“Professor Ronald Weitzer has written a short piece to Sexualities. It is a commentary in which Weitzer examines the notion of stigma in the context of sex work. He points out that stigma is not determined but has the possibility of change and suggests ‘a set of preconditions for the reduction and, ultimately, elimination of stigma from sex work’, which includes neutralization of language, a more balanced representation of sex work in the mass media, decriminalization, industry mobilization, sex worker activism, and intervention from the academia. We thought this piece would generate discussion and thus open up theoretical debate as well as practical concern about policy and legislation regarding sex work and stigma. We then invited scholars to comment and the following have agreed to write a commentary: Professor Teela Sanders, Professor Wendy Chapkis, Professor Jo Phoenix, and Professor Minichiello (together with Professor John Scott and Mr Cameron Cox).”
The contributions to the discussion can be found here (paywall).
- Chapkis, Wendy. 2018. „Commentary: Response to Weitzer ‘Resistance to Sex Work Stigma’“. Sexualities 21 (5–6): 743–46. https://doi.org/10.1177/1363460716684511.
- Kong, Travis SK. 2018. „Editor’s Note: Ronald Weitzer“. Sexualities 21 (5–6): 715–16. https://doi.org/10.1177/1363460717690714.
- Lee, Na-Young. 2018. „Un/Forgettable Histories of US Camptown Prostitution in South Korea: Women’s Experiences of Sexual Labor and Government Policies“. Sexualities 21 (5–6): 751–75. https://doi.org/10.1177/1363460716688683.
- Minichiello, Victor, John Scott, und Cameron Cox. 2018. „Commentary: Reversing the Agenda of Sex Work Stigmatization and Criminalization: Signs of a Progressive Society“. Sexualities 21 (5–6): 730–35. https://doi.org/10.1177/1363460716684510.
- Phoenix, Jo. 2018. „A Commentary: Response to Weitzer ‘Resistance to Sex Work Stigma’“. Sexualities 21 (5–6): 740–42. https://doi.org/10.1177/1363460716684512.
- Sanders, Teela. 2018. „Unpacking the Process of Destigmatization of Sex Work/Ers: Response to Weitzer ‘Resistance to Sex Work Stigma’“. Sexualities 21 (5–6): 736–39. https://doi.org/10.1177/1363460716677731.
- Weitzer, Ronald. 2018a. „Additional Reflections on Sex Work Stigma“. Sexualities 21 (5–6): 747–50. https://doi.org/10.1177/1363460716684513.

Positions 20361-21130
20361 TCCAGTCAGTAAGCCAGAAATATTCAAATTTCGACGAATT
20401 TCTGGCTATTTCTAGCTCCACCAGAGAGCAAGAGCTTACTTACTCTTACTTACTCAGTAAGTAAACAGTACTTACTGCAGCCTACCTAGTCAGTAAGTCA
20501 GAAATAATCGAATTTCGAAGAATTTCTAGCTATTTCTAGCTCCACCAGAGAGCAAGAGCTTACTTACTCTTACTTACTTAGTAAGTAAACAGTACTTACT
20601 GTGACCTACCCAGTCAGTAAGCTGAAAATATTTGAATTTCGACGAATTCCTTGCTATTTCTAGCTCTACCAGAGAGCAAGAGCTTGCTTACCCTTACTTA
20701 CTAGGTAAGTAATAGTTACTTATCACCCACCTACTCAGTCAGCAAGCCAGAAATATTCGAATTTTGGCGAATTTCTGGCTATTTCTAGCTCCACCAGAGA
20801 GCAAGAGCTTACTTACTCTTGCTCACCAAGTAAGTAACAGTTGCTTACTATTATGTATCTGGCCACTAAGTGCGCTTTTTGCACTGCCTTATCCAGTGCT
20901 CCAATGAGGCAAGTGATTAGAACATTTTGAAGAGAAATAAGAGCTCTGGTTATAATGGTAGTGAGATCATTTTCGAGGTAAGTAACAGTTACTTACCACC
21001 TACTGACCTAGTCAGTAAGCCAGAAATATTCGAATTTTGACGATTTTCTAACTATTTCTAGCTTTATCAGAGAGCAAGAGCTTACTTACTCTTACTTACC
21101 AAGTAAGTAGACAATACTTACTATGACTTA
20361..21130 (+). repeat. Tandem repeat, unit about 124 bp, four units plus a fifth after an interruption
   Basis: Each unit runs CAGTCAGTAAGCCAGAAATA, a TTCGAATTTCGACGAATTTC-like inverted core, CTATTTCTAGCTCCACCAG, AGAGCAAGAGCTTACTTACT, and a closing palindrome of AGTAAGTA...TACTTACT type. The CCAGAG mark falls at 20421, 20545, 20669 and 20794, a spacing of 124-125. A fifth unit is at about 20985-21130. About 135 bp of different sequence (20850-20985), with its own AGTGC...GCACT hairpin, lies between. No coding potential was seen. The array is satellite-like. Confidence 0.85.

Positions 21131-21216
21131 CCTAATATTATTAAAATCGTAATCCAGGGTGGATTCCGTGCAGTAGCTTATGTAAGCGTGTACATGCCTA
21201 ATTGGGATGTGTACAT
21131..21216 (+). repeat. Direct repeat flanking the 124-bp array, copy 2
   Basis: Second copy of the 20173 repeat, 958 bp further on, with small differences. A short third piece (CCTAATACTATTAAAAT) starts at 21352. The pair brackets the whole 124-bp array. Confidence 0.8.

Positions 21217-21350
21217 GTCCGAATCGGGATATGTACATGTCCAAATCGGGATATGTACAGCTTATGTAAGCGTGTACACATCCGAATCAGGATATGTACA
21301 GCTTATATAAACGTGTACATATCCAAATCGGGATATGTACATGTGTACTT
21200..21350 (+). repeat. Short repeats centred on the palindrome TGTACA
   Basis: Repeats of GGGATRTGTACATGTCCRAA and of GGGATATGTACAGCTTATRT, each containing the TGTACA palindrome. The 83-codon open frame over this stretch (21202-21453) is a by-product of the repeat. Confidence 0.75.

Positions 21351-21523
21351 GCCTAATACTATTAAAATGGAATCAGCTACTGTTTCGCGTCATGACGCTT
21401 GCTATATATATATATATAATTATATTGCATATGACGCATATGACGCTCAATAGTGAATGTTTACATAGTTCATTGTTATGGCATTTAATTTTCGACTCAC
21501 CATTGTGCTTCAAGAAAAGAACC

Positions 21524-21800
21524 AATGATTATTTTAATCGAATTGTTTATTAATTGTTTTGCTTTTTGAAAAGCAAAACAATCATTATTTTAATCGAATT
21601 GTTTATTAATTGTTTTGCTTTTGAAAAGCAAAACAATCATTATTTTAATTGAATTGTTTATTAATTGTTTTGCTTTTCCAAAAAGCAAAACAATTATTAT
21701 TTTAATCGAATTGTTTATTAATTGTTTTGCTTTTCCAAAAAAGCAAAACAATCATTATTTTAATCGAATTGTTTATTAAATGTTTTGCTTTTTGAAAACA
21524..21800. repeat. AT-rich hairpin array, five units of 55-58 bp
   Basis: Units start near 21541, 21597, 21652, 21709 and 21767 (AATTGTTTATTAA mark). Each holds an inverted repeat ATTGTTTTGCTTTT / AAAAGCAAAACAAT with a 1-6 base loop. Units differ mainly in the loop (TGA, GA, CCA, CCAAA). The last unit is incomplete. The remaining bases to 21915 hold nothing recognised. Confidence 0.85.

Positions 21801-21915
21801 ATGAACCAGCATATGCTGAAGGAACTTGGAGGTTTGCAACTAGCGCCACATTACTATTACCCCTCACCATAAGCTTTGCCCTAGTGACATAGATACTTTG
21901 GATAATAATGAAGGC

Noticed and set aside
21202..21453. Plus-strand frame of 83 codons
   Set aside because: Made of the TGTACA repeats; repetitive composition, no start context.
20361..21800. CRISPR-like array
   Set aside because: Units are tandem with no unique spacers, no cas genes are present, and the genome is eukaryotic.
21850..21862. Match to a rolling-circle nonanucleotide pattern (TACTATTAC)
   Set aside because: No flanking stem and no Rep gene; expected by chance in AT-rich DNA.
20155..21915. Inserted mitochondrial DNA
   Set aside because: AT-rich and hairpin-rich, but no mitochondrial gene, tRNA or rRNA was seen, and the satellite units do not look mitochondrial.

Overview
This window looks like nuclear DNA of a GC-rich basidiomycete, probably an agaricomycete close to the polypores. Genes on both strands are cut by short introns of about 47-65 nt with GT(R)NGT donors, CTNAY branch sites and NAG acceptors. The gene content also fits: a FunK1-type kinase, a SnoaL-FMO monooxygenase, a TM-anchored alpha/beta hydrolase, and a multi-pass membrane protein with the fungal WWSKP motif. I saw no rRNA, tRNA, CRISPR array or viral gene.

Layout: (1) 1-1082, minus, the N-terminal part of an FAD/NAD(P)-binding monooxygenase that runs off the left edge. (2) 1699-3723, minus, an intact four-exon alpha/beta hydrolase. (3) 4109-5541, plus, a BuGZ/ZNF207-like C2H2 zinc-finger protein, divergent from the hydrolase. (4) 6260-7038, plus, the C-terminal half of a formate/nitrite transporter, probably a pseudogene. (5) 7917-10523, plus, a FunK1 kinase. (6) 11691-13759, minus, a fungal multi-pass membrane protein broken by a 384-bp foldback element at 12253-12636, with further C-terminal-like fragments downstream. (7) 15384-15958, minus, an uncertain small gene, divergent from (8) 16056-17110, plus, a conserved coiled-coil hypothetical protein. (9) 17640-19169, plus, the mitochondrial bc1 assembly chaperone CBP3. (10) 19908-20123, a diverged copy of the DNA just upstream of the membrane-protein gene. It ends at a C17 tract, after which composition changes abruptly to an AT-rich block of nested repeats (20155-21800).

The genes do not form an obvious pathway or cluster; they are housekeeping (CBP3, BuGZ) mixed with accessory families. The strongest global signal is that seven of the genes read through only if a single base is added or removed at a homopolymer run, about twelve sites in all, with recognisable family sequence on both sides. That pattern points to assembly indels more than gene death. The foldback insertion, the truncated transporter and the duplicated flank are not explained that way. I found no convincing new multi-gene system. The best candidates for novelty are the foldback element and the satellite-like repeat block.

- ———. 2018b. „Resistance to Sex Work Stigma“. Sexualities 21 (5–6): 717–29. https://doi.org/10.1177/1363460716684509.
Kate Shannon, Anna-Louise Crago, Stefan D Baral, Linda-Gail Bekker, Deanna Kerrigan, Michele R Decker, Tonia Poteat, Andrea L Wirtz, Brian Weir, Marie-Claude Boily, Jenny Butler, Steffanie A Strathdee, Chris Beyrer, “The global response and unmet actions for HIV and sex workers” Lancet 2018; 392: 698–710
Female, male, and transgender sex workers continue to have disproportionately high burdens of HIV infection in low-income, middle-income, and high-income countries in 2018. 4 years since our Lancet Series on HIV and sex work, our updated analysis of the global HIV burden among female sex workers shows that HIV prevalence is unacceptably high at 10·4% (95% CI 9·5–11·5) and is largely unchanged. Comprehensive epidemiological data on HIV and antiretroviral therapy (ART) coverage are scarce, particularly among transgender women. Sustained coverage of treatment is markedly uneven and challenged by lack of progress on stigma and criminalisation, and sustained human rights violations. Although important progress has been made in biomedical interventions with pre-exposure prophylaxis and early ART feasibility and demonstration projects, limited coverage and retention suggest that sustained investment in community and structural interventions is required for sex workers to benefit from the preventive interventions and treatments that other key populations have. Evidence-based progress on full decriminalisation grounded in health and human rights—a key recommendation in our Lancet Series—has stalled, with South Africa a notable exception. Additionally, several countries have rolled back rights to sex workers further. Removal of legal barriers through the decriminalisation of sex work, alongside political and funding investments to support community and structural interventions, is urgently needed to reverse the HIV trajectory and ensure health and human rights for all sex workers.